On February 9, the Securities and Exchange Commission (“SEC”) voted to propose rule 206(4)-9 under the Advisers Act and 38a-2 under the Investment Company Act (collectively, “Proposed Rule”). In general, the Proposed Rule would require all advisers and funds to adopt and implement cybersecurity policies and procedures containing several elements. While acknowledging spending on cybersecurity measures in the financial services industry is considerable, the SEC suggested it may nonetheless be inadequate, citing a recent survey finding that 58% of financial firms self-reported “underspending” on cybersecurity measures.
For financial services firms, the stakes are particularly high—it is where the money is.
The Proposed Rule would apply to advisers and funds that are registered or required to be registered with the SEC. Covered advisers include those who provide a variety of services to their clients, such as: financial planning advice, portfolio management, pension consulting, selecting other advisers, publication of periodicals and newsletters, security rating and pricing, market timing, and educational seminars. Compliance will be particularly important for those advisors and funds serving the retirement plan industry and now facing increased cybersecurity scrutiny by plan fiduciaries under the Department of Labor’s cybersecurity guidance.
The SEC recognizes the level of risk can vary advisor to advisor, but also notes that those advisors on the lower end of the risk continuum do not have a pass on compliance. A data breach at an adviser that only offers advice on wealth allocation strategies may not have a significant negative effect on its clients due to the limited personal information it maintains. Compare that to a breach experienced by an adviser performing portfolio management services which holds greater quantities of more sensitive personal information, and may have a degree of control over client assets. But even if personal information is not acquired by hackers, a ransomware event could cause a disruption to the advisor’s services adversely impacting their clients, such as limiting their ability to access funds.
So, there is not a one-size-fits-all approach to addressing cybersecurity risks and the Proposed Rule would allow firms to tailor their cybersecurity policies and procedures to fit the nature and scope of their business and address their individual cybersecurity risks. This is not unlike other cybersecurity frameworks, such as the Security Rule for healthcare providers and plans under the Health Insurance Portability and Accountability Act.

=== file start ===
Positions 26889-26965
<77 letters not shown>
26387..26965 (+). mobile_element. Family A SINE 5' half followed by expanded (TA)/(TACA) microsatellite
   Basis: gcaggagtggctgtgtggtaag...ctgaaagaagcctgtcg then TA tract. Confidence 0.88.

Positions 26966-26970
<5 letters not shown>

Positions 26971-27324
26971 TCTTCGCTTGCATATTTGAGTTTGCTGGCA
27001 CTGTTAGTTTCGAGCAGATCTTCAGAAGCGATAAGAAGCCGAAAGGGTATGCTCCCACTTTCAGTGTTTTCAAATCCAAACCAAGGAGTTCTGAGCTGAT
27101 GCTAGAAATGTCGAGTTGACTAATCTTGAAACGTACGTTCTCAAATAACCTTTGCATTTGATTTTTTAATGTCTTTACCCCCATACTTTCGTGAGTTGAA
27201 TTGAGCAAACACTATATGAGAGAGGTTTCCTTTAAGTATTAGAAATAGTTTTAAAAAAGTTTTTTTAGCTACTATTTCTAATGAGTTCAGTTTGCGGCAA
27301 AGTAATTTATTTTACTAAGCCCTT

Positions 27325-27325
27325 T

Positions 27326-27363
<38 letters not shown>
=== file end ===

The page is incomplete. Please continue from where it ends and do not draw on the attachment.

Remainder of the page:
According to the SEC’s Fact Sheet, the Proposed Rule would:
- Require advisers and funds to adopt and implement written policies and procedures that are reasonably designed to address cybersecurity risks. This requirement includes a comprehensive, documented risk assessment of the adviser’s or fund’s business operations. At least annually, advisors and funds would need to review and evaluate the design and effectiveness of their cybersecurity policies and procedures, which would allow them to update them in the face of ever-changing cyber threats and technologies.
- Require advisers to report significant cybersecurity incidents to the Commission on proposed Form ADV-C, with similar reporting for funds.
- Enhance adviser and fund disclosures related to cybersecurity risks and incidents. For instance, the Proposed Rule would amend adviser and fund disclosure requirements to provide current and prospective advisory clients and fund shareholders with improved information regarding cybersecurity risks and cybersecurity incidents.
- Require advisers and funds to maintain, make, and retain certain cybersecurity-related books and records. This would include records related to compliance with the Proposed Rule and the occurrence of cybersecurity incidents.
The SEC hopes the rules would promote a more comprehensive framework to address cybersecurity risks for advisers and funds, resulting in a reduction in risk and impact of a significant cybersecurity incident. But the SEC also hopes to give clients and investors better information with which to make investment decisions, and itself better information with which to conduct comprehensive monitoring and oversight of ever-evolving cybersecurity risks and incidents affecting advisers and funds.